Image Source: https://www.yorkshirepost.co.uk/
Now, amid advances in technology, it emerges there are more in Yorkshire that have been adopted than remain in active use.
Across Yorkshire, 410 phone boxes have now been taken over and transformed, into libraries, art galleries, museums and stores, with just 401 still traditionally taking calls.
As neighbours have rallied around the adoption cause over recent years, they say its symbol still stands at the heart of communities.
Martha Kennerley, 10, and her mother Jane, and Holly Jones in the phone box in St Hildas Road, Harrogate. Picture Bruce Rollinson
“This is a part of our heritage,” said Holly Jones, in Harrogate, who is seeking to transform the area’s phone box into a library with backing of the Oatlands Community Association. “Adopting it will be of benefit to the whole community.”
The number of calls made from public telephone boxes has fallen by 90 per cent in a decade, BT says, as rising numbers of people use a mobile phone.
When it comes to adoptions, villagers in Marton cum Grafton were the pioneers, opening the first mini-library in 2010 with many more communities following suit.
In Stutton near Tadcaster, the decommissioned box was converted into a Christmas card last year, passing on festive messages to neighbours and friends.
There is an art gallery in Settle, while York’s oldest phone box on Duncombe Place now houses a defibrillator.
The traditional red phone box is a K6 kiosk, one of eight styles introduced by the General Post Office between 1926 and 1983.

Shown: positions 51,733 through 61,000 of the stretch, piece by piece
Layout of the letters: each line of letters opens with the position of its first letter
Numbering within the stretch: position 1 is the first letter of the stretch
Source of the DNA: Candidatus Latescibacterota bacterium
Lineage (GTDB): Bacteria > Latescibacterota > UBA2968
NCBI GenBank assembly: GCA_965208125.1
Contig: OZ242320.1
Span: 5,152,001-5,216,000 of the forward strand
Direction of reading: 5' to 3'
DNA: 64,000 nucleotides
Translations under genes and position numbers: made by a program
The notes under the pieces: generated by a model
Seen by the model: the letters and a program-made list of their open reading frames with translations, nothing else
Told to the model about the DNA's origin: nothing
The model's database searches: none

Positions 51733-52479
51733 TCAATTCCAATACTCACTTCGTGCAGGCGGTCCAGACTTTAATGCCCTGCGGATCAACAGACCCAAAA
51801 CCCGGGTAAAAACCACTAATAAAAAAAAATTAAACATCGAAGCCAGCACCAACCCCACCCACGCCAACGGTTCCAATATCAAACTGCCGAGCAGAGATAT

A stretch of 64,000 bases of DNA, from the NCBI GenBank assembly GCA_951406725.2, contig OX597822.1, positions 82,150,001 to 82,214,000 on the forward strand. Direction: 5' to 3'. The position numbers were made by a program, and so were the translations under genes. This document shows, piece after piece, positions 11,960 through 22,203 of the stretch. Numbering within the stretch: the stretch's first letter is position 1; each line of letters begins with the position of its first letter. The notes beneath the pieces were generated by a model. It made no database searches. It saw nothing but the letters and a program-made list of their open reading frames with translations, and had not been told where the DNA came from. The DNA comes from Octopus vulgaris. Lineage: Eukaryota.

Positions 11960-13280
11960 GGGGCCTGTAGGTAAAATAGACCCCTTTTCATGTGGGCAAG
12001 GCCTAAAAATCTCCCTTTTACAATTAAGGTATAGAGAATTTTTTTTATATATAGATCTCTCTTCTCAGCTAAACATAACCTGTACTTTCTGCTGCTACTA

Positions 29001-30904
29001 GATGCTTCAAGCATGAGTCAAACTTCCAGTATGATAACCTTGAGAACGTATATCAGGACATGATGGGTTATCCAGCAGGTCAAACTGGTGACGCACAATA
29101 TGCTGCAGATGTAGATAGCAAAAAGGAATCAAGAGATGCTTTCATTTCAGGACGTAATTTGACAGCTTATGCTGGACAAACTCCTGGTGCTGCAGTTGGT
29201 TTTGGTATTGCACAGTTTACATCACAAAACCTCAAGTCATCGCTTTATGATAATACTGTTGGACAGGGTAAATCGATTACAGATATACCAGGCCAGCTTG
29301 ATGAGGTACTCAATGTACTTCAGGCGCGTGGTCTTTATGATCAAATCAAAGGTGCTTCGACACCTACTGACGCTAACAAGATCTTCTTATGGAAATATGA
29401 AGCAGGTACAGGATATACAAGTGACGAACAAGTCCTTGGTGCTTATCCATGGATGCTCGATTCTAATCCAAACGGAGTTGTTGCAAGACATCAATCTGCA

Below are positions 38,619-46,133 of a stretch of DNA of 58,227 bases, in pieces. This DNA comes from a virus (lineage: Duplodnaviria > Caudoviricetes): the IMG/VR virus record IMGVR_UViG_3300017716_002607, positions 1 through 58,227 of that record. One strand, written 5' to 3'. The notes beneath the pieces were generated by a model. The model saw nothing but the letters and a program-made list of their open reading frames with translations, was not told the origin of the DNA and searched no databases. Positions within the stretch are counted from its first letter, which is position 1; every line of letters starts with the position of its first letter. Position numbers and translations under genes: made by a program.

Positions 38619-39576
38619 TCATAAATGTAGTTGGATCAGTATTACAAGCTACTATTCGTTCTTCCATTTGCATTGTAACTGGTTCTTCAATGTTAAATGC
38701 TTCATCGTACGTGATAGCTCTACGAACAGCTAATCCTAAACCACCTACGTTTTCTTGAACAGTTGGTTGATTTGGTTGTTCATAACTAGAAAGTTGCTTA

It was designed by Sir Giles Gilbert Scott to commemorate the Silver Jubilee of the coronation of King George V in 1935, with some 60,000 installed.
The world’s smallest maritime museum in Scarborough.
World’s smallest heritage centre
The phone box in Oatlands had started its journey to a library over two years ago, and now neighbours are looking to make it official with planning permissions submitted.
“We’re really interested in the community aspect, giving our area a focal point,” said fellow adoptee and neighbour Jane Kennerley.
“We haven’t got a village green. We’re really grateful that it’s available to us, and isn’t being sold off for someone’s back garden. It’s a lovely feature in our community.”
The official opening of what may be the world’s smallest maritime museum in Scarborough.
There are black and white photographs of the port’s seafaring and shipbuilding past, and an audio-commentary which talks visitors through its history.
“There isn’t a museum in Scarborough, but I think people are quite interested in the history of the town and how it came to be,” said Mark Vesey, chairman of the Maritime Heritage Centre.
“A lot of people know Scarborough as a seaside resort, but it started as a shipbuilding port. There is a lot of history here.”
The traditional red box is disappearing from the street scene, Mr Vesey says, and the prospect of those warning pips as the pennies ran out is now an alien concept to today’s generation.
“We took them for granted,” he added. “They do hark back to the past really. But much like London’s buses, the red phone box is iconically British.”
Adoptions by area
THE Adopt a Kiosk scheme was launched by BT in 2008, with 401 traditional red phone boxes still in use in Yorkshire.
The greatest number of adoptions has been in the East Riding, at 76, followed by Ryedale at 39 and Harrogate at 35. In Sheffield and Barnsley, just four apiece have found a new home.
Despite Ryedale being a big adopter, it still has the greatest number of traditional boxes still in use at 65, five times more than in the metropolitan district of Leeds.
Any recognised public body, including parish councils and charities, can adopt a phone box.